Dispatch: May 25, 2006

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Wind: NW 8.4kn
Air Temp: -0.3°C Wind Chill: -6.2°C
Surface Water Temp: -1.589°C

Day's menu: Roast Chicken, pork chops, spinach, rice, salad, lemon cake, carrot bread; Tortellini casserole, quiche, veg lasagna, brussels sprouts, spinach, rice, salad, whatever cake we didn't eat since lunch, and cookies.

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The ship is back in the Bransfield Strait, and the waters are calmer. Yesterday, we were actually in the western waters of the Drake, and I'll tell you, the Drake is still an angry place. Thanks for rekindling the memories, but, no thanks.

We are traveling somewhere south of St. George Island (yes, we've gone north from where we were a couple of days ago - all part of The Plan), but between snow showers were able to see the coast of Antarctica today. You can tell it's The Continent because…. well, actually you can't tell it from most of the other landscape here, but the chart says that's what we're seeing when we look east. It does make you pause to know what you're looking at.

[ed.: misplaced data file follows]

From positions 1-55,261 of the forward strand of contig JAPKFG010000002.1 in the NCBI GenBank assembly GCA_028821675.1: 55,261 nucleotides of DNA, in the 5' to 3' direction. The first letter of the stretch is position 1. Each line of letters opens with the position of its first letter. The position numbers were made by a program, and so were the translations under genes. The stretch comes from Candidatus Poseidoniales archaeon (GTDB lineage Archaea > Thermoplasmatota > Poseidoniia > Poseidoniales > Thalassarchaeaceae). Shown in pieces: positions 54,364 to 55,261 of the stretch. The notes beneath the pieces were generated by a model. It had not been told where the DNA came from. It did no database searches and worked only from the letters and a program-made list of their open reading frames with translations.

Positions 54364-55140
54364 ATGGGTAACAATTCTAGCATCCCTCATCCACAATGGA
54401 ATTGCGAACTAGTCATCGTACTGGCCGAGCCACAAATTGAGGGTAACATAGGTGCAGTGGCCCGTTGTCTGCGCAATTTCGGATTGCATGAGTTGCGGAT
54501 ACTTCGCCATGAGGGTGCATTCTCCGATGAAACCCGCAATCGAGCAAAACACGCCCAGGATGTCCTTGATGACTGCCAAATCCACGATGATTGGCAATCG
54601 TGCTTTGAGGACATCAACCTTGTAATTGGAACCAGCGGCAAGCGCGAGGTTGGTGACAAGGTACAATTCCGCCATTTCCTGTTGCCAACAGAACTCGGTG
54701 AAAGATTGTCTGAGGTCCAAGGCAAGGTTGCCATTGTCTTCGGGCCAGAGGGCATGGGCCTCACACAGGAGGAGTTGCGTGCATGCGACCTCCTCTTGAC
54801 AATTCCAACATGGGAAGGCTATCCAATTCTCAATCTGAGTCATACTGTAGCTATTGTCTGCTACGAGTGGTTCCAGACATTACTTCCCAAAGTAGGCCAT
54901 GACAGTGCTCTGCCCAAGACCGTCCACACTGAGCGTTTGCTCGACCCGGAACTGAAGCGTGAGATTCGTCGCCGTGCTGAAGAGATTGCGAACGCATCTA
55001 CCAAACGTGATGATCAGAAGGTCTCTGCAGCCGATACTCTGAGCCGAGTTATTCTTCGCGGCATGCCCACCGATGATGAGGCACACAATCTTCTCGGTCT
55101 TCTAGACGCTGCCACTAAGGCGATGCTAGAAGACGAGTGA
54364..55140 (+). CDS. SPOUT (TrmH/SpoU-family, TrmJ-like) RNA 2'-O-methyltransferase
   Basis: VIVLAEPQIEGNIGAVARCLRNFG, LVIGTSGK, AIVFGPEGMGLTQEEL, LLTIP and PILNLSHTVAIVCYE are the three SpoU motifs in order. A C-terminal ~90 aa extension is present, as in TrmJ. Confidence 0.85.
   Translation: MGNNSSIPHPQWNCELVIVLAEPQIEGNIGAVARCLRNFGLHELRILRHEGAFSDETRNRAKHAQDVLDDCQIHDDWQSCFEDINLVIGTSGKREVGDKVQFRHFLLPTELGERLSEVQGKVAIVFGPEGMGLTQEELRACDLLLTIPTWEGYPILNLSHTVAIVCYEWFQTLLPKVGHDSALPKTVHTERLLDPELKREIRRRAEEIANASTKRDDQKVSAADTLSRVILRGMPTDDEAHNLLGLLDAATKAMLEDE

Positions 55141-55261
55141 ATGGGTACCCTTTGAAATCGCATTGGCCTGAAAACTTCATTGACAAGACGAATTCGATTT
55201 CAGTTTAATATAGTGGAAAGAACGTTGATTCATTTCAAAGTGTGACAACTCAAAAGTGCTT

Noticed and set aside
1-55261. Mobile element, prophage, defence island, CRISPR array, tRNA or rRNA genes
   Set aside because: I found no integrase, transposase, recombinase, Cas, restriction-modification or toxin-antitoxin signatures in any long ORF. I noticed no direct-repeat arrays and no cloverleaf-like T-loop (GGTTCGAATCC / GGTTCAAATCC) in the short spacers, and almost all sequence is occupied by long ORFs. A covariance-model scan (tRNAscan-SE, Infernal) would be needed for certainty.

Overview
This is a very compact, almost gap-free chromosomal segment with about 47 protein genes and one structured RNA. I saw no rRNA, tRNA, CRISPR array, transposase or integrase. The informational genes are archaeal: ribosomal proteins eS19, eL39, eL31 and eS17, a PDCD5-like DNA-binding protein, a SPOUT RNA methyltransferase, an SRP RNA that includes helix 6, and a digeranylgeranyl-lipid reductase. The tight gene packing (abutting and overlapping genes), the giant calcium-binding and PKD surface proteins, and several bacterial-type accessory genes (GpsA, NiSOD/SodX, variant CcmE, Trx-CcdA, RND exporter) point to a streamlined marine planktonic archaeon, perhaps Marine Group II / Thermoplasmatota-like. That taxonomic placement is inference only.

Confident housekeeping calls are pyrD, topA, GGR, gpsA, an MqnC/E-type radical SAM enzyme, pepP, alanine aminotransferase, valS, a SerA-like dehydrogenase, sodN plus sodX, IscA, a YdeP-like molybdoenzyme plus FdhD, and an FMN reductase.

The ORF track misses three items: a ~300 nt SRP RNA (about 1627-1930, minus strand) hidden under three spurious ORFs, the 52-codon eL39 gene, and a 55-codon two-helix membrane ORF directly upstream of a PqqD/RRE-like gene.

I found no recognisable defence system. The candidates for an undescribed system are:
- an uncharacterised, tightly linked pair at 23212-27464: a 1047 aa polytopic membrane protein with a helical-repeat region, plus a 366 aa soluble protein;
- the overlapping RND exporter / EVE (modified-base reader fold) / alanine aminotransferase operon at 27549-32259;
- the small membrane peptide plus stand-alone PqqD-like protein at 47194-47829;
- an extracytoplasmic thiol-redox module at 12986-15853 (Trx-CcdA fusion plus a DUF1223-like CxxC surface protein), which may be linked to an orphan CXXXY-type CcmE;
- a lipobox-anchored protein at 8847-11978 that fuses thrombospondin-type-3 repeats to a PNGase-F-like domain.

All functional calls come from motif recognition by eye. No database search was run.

The Antarctic Continent, hazy backdrop to a stegasauric iceberg. (Photo by Janis Umschlag)